The Ivy Brain Tumor Center at Barrow Neurological Institute, the largest Phase 0 clinical trials program for aggressive brain tumors, announced its plans for a new 75,000-square-foot headquarters, with construction beginning in August. The five-story building will be the largest translational research center dedicated to brain tumor drug development in the world.
“The Ivy Center’s global headquarters will rise up both literally and figuratively as a beacon of hope for brain tumor patients all over the world who continue to find themselves at the bottom rung of the world’s drug development priorities. The Ivy Center’s innovative clinical trials and organizational structure are uniquely designed to level the playing field and usher in new drugs that could hold promise for our patients,” says Nader Sanai, MD, director of the Ivy Brain Tumor Center and neurosurgical oncologist at Barrow Neurological Institute.
In the three years since its inception, the Ivy Center has positioned itself as a disruptive force in the brain tumor arena, screening and treating over 1,000 patients, recruiting over 40 full-time scientists, investigators and operational staff, collaborating with more than 25 biopharma companies, and opening 11 new clinical trials.
Currently, the Ivy Center resides within three buildings on the Dignity Health St. Joseph’s Hospital and Medical Center campus. The new headquarters will bring the program under a single roof, including 30,000 square feet of wet laboratory space, 14,000 square feet for trials infrastructure, 7,000 square feet for multidisciplinary clinical consultation, an MR-guided ultrasound suite, and a video teleconference auditorium.
Construction of the new headquarters is expected to be completed in 2023. It will be located on the Dignity Health St. Joseph’s Hospital and Medical Center campus in Downtown Phoenix, at the corner of Thomas Road and Third Avenue.
The continued success of the Ivy Center’s novel clinical trials program is made possible through the unwavering leadership of the Ben & Catherine Ivy Foundation, and support from the Barrow Neurological Foundation, Barrow Neurological Institute and Dignity Health.
“The progress achieved by the Ivy Center’s Phase 0 clinical trials program has surpassed anything I have seen in the 16 years I have been funding brain cancer research. The new building in Phoenix will serve to leverage this success, so the Center can move even faster to discover and develop a new FDA-approved therapy for brain cancer,” says Catherine Ivy, president and founder of the Ben & Catherine Ivy Foundation.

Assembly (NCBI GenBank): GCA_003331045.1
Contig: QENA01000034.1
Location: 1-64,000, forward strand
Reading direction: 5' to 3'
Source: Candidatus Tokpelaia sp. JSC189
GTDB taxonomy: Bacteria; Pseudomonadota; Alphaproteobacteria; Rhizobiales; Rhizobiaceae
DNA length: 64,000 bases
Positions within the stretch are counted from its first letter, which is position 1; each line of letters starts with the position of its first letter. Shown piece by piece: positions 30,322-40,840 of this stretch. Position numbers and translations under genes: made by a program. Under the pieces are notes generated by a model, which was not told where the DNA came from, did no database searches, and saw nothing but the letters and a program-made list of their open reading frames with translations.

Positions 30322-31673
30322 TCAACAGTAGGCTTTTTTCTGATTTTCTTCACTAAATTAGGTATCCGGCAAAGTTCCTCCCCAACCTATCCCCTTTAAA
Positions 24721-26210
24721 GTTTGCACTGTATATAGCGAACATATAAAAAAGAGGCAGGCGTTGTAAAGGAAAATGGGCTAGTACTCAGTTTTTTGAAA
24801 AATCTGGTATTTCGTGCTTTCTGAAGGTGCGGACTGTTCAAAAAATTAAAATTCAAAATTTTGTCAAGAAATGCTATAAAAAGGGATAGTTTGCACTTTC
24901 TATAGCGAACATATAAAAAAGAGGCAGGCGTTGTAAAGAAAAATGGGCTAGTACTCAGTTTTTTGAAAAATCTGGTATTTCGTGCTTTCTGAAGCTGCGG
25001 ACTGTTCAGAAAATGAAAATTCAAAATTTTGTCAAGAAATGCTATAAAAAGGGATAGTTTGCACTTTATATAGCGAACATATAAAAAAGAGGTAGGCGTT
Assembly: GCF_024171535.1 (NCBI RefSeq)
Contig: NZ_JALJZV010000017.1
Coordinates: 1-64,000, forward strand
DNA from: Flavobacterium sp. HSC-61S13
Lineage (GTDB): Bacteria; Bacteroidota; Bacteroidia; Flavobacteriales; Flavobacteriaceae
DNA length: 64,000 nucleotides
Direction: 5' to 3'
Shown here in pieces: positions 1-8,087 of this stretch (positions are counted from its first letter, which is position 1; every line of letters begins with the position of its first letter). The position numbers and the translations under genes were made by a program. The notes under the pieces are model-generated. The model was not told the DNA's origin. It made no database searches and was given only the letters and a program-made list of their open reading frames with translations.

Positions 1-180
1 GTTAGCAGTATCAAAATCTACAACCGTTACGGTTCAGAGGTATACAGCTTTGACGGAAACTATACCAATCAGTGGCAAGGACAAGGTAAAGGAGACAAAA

The announcement comes as the nation recognizes Glioblastoma Awareness Day, which honors the late Arizona Senator John McCain, who lost his life to this aggressive form of brain cancer in 2018. This day is dedicated to increasing public awareness of glioblastoma, honoring those who have been impacted by the disease and supporting efforts to develop better treatment options that will improve patients’ long-term prognosis.
While glioblastoma is considered one of the deadliest forms of brain cancer, with a median survival rate of 15 months, it is also a rare disease, with only about 18,000 new diagnoses each year. For this and other reasons, it has not received the same national attention or industry interest as other, more survivable cancer types.
“As we double-down on our efforts, we think of our patients and their families, past and present, who have suffered from this brutal disease. This is so much more than a new building announcement,” says Dr. Sanai. “It reaffirms our commitment to the brain tumor community that we will leave no stone unturned in the pursuit of new treatment options. We will engage more new agents and partnerships, conduct trials even faster, expand patient diversity and enhance our drug assessments.”
The Ivy Center is singularly focused on changing the narrative for this patient population and fulfilling a long-awaited, unmet need through its Phase 0 clinical trials program. This innovative approach to early-phase trialing addresses scientific and economic obstacles to brain tumor drug development. Through a precision medicine approach matching patients to new drug cocktails, tumor responses are assessed in a fraction of the time and cost typically associated with conventional clinical trials.